Myelodysplastic Syndrome (MDS)

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Supportive Care for Symptoms

One approach to treatment for myelodysplastic syndrome (MDS) is supportive care—measures to help reduce symptoms. For MDS, these measures may include medicines and transfusions.

Medicines

Medicines used in supportive care for MDS include the following:

  • The growth factor erythropoietin (EPO) to increase your red blood cells
  • The growth factor granulocyte colony-stimulating factor (G-CSF) or granulocyte macrophage colony-stimulating factor (GM-CSF) to increase your white blood cells
  • Medicines to manipulate your immune system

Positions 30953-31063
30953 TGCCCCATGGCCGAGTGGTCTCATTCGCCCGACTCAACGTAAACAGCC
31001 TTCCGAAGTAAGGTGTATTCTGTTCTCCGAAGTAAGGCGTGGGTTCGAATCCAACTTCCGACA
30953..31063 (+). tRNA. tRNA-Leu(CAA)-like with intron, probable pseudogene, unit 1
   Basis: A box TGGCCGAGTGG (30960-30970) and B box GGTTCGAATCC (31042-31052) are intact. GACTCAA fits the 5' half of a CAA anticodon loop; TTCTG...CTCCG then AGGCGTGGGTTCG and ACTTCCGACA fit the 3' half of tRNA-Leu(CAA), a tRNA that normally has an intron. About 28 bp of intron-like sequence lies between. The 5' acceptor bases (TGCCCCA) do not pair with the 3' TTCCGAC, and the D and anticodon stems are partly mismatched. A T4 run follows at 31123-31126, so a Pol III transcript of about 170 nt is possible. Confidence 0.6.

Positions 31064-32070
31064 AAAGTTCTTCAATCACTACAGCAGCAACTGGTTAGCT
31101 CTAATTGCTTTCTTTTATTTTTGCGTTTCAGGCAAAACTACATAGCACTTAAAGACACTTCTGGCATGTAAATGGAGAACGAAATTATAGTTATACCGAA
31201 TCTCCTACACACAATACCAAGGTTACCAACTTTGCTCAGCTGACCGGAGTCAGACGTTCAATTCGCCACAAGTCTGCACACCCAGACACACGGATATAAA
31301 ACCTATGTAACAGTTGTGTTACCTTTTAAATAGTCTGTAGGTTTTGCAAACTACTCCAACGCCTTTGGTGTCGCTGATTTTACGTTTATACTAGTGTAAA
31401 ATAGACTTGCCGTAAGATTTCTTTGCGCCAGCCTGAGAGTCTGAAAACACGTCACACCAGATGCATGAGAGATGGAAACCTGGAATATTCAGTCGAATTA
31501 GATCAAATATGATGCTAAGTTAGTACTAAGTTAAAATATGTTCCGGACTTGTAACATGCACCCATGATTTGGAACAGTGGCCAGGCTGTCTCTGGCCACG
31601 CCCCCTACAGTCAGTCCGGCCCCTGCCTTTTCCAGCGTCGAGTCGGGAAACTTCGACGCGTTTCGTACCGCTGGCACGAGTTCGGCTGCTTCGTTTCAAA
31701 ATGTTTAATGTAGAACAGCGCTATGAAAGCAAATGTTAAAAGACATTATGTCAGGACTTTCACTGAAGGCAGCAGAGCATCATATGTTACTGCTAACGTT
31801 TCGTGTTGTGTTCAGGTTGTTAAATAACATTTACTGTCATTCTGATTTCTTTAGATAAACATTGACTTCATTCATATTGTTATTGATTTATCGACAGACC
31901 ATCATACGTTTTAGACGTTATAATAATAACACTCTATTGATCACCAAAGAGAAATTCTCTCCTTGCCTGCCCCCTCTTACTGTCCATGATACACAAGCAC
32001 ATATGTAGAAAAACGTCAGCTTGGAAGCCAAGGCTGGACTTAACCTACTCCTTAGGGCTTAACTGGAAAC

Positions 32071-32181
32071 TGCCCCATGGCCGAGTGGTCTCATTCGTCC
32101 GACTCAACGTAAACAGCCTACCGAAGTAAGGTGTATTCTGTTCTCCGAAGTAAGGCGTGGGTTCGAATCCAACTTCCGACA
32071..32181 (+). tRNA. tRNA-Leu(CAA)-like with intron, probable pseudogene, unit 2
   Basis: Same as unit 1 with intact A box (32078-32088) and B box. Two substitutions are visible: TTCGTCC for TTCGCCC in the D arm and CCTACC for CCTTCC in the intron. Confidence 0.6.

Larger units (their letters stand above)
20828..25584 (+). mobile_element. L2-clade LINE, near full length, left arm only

• Medicines that may reduce your need for transfusions, such as lenalidomide (Revlimid) and antithymocyte globulin (ATG)
  • Antibiotics and antiviral drugs to fight infections that your white blood cells cannot fight on their own

Transfusions

Transfusions are used to add red blood cells or platelets to your bloodstream if medicines do not increase your levels enough. Frequent transfusions of RBCs may cause too much iron to build up in your body. If this happens, you may need chelation therapy, which means taking medicines (deferoxamine or deferasirox) that help your body expel excess iron through your urine.

References
American Cancer Society
Myelodysplastic Syndromes Foundation
National Cancer Institute
National Comprehensive Cancer Network